A security firm founder and a City of Pittsburgh employee conspired to rig a 2007 contract awarded by the city to install radios and computers in police cruisers, according to a federal indictment unsealed Friday.
Arthur J. Bedway Jr., 63, of Robinson, created Esplen-based Alpha Outfitters, which won the city contract after masquerading as a woman-owned business, according to the seven-count indictment. Christine Ann Kebr, then a systems analyst for the city's Computer Information Systems Department, helped craft both the city's selection process and Alpha Outfitters' bid, then aided the company in getting its inflated bills paid, according to a criminal information charging her with conspiracy.
Then around Christmas in 2007, Mr. Bedway gave Ms. Kebr "an envelope containing $3,000 in cash" in return for her help, the indictment said.
Mr. Bedway made his initial appearance before U.S. Magistrate Judge Maureen Kelly, and was released on $100,000 unsecured bond. He is allowed to travel to Florida, where he has business interests, but must not have any contact with victims or witnesses in the case.
He did not speak during the brief appearance.
Judge Kelly told him that he faces a maximum of 20 years in prison on five mail fraud counts, 10 years on a bribery count, and five years on a conspiracy count.
Federal sentences, though, are usually driven by the amount of money gained in a scheme and the defendant's criminal history.
Mr. Bedway's attorney, Martin Dietz, would not discuss the specifics of the case, but said the city was not ripped off.
"The City of Pittsburgh got the benefit of a bargain," said Mr. Dietz. "My understanding is that Alpha Outfitters did submit the lowest bid, and they did the work." The company also serviced vehicles for other municipalities, he said.
The founder of several local companies, Mr. Bedway was once a close friend of police Chief Nate Harper. In an email response to questions, Chief Harper reiterated that he had no role in the city's selection of Alpha Outfitters, as he told the Pittsburgh Post-Gazette when interviewed for a story on Mr. Bedway last year.
The bureau "had no involvement in securing this contract or making any payments," nor was the bureau involved in the investigation, the chief wrote in an email that also described Mr. Bedway as "a past friend."
Mr. Bedway, Ms. Kebr and an unnamed person met around Oct. 27, 2006, to discuss the creation of the business, the charge against Ms. Kebr said. An unnamed woman was brought in as the "straw owner."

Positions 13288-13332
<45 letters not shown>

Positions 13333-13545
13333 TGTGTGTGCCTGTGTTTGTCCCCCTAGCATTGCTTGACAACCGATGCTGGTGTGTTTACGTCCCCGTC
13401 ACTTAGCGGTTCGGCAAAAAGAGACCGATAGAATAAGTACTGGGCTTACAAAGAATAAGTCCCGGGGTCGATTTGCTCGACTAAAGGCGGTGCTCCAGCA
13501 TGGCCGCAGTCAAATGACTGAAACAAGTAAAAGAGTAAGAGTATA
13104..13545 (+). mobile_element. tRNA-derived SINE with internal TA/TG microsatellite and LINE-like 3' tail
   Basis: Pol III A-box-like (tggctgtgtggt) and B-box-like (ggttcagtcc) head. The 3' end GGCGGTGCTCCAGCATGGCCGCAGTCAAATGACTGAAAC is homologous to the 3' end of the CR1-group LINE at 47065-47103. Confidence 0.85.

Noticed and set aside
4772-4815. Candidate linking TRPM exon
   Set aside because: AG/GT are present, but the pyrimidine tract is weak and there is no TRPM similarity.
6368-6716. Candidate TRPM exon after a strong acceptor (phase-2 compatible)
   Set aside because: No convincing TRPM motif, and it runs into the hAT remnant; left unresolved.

State records said that Alpha Outfitters was created by Lois Kolarik, who was at one time an employee of Victory Security, a Carnegie-based firm founded by Mr. Bedway.
Around May 2007, Mr. Bedway and Ms. Kebr met at Victory's office, according to the charge against her, and drafted Alpha Outfitters' bid. Then in July she recommended to other officials that the city award the bid to that firm, it said.
Later, she helped Alpha Outfitters to submit invoices "which inflated the amount of and work performed" by the firm, the indictment said.
The city paid around $330,000 under the contract.
Ms. Kebr was hired by the city in 2001, and left in July 2011 as a senior systems analyst 3 earning $60,591 a year. City officials would not describe the nature of her departure. Ms. Kebr could not be reached for comment.
An arrest warrant for Mr. Bedway was issued on Tuesday. There is as yet no arrest warrant for Ms. Kebr.
Victory Security has been credited with reducing crime in several housing developments. The firm retained Chief Harper's wife for a time as a consultant, but as of September 2011 she was no longer working there.
The Pittsburgh Housing Authority has used Victory Security to provide armed guards, unarmed guards and later constable-equivalent security at its communities.
In August, however, the authority terminated one contract with Victory, saying the firm had failed to place enough constables in seven communities. The contract was ended nearly three months after a constable who had managed much of the operation for Victory, but who was fired by the firm, told the Post-Gazette that other personnel were submitting questionable documentation of their work for the authority.
Mr. Bedway was named in court, but not charged, last year in connection with a fraud and money laundering case in which an Arizona man persuaded investors to give him money to buy nonexistent homes. He was also named, but not charged, in a North Carolina case involving kickbacks on development contracts. He has denied any wrongdoing.
Rich Lord: firstname.lastname@example.org, 412-263-1542 or Twitter @richelord.